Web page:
Long-term Tamoxifen Use Increases Risk of Aggressive Breast Cancer
Tuesday, September 29, 2009 by: S. L. Baker, features writer

Women with estrogen receptor-positive (ER positive) breast cancer are commonly prescribed the drug Tamoxifen because it blocks the effects of estrogen in breast tissue. In fact, long-term Tamoxifen use among ER positive breast cancer survivors has become a standard therapy. According to the National Cancer Institute (NCI), side effects of the drug range from hot flashes, vaginal dryness, joint pain and leg cramps to blood clots, cataracts, strokes and uterine cancer. Understandably, many women are willing to accept these risks because they are told Tamoxifen decreases their chance for a recurrence of breast cancer. However, a new study by Christopher Li, M.D., Ph.D., and colleagues at Fred Hutchinson Cancer Research Center just published online in the journal Cancer Research seems to reveal the belief that Tamoxifen protects against breast cancer is only partially correct. The drug may also cause certain breast cancers.

Yes, breast-cancer patients who receive long-term estrogen-blocker Tamoxifen therapy have a 60 percent reduction in their incidence of a second, ER positive breast cancer -- a common type of breast cancer which tends not to be aggressive and is responsive to estrogen-blocking therapy. But the new research shows Tamoxifen increases the risk of the women developing a second and far more dangerous type of breast cancer by a stunning 440 percent.

This type of ER negative cancer develops as a malignant tumor in the breast opposite, or contralateral, to the initial tumor. It is an aggressive, difficult-to-treat type of cancer with a poor prognosis. In other words, it is far more likely to spread and potentially kill.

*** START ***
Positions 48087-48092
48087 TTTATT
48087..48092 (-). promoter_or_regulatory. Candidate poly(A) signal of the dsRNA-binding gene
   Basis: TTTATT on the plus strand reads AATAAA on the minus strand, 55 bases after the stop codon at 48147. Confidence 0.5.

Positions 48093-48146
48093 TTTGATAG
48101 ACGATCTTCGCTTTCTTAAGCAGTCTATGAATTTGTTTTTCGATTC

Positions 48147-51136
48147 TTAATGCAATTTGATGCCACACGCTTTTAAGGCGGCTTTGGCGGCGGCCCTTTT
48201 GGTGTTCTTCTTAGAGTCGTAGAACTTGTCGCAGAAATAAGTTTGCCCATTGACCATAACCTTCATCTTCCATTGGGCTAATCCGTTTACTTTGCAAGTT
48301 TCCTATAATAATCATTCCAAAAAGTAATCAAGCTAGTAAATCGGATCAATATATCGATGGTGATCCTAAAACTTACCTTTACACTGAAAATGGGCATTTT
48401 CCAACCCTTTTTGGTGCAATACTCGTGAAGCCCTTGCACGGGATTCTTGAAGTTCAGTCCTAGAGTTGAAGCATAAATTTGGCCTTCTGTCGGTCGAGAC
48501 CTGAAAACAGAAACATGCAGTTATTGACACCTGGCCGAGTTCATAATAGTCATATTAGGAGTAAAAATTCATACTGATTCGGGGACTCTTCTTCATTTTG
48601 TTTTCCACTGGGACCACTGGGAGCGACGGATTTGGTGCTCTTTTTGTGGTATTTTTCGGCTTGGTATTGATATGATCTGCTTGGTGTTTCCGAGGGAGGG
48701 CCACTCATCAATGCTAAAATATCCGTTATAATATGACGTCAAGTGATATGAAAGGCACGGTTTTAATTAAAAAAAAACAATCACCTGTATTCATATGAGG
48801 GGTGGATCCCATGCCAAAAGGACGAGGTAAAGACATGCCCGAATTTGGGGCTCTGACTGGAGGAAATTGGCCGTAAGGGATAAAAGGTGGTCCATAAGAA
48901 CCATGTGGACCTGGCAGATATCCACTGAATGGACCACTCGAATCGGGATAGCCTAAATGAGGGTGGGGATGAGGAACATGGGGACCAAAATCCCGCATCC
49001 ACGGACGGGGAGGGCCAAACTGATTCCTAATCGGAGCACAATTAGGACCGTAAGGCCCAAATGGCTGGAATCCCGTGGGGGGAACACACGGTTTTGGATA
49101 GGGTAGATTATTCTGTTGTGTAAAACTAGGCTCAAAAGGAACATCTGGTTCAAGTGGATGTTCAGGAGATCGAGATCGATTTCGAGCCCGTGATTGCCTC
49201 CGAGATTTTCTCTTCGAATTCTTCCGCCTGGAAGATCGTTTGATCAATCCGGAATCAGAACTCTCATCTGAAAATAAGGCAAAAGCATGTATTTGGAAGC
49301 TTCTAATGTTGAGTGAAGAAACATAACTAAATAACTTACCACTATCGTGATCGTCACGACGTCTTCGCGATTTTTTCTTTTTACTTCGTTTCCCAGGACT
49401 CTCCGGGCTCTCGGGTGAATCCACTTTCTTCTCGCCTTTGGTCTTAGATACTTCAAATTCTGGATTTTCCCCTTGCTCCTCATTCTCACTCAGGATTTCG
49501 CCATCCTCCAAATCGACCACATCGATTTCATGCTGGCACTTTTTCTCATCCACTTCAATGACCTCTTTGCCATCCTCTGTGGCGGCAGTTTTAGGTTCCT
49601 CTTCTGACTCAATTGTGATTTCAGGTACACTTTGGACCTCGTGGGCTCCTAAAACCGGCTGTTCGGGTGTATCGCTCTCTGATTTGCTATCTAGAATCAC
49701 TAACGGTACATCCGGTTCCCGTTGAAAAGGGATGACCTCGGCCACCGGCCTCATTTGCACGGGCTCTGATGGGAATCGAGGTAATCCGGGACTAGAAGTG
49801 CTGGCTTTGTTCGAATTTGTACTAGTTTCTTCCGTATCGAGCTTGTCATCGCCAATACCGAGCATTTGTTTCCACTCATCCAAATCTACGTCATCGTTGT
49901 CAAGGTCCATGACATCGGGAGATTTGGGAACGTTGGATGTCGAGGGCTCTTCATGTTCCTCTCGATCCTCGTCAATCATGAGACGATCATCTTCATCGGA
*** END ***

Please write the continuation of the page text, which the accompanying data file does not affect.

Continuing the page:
The new findings by Dr. Li and his research team confirm earlier research published in 2001 by the same group of researchers which suggested a link between long-term Tamoxifen use and a heightened risk of ER-negative second cancers. "The earlier study had a number of limitations. For example, we did not have information on the duration of Tamoxifen therapy the women received," Li said in a statement to the media. "The current study is larger, is based on much more detailed data, and is the first study specifically designed to determine whether Tamoxifen use among breast cancer survivors influences their risk of different types of second breast cancers."

For the new study, the scientists investigated the history of Tamoxifen use among 1,103 breast cancer survivors from the Seattle-Puget Sound region. The women were initially diagnosed between the ages of 40 and 79 with ER positive breast cancer and 369 of them later developed a second breast cancer. Virtually all of the women in the study who took adjuvant hormonal therapy were placed on Tamoxifen to block estrogen.

Predictably, Dr. Li says the findings do not mean women should stop taking Tamoxifen therapy if their doctors say they need it. "However, these therapies have risks, and an increased risk of ER negative second cancer may be one of them," he said in the media statement.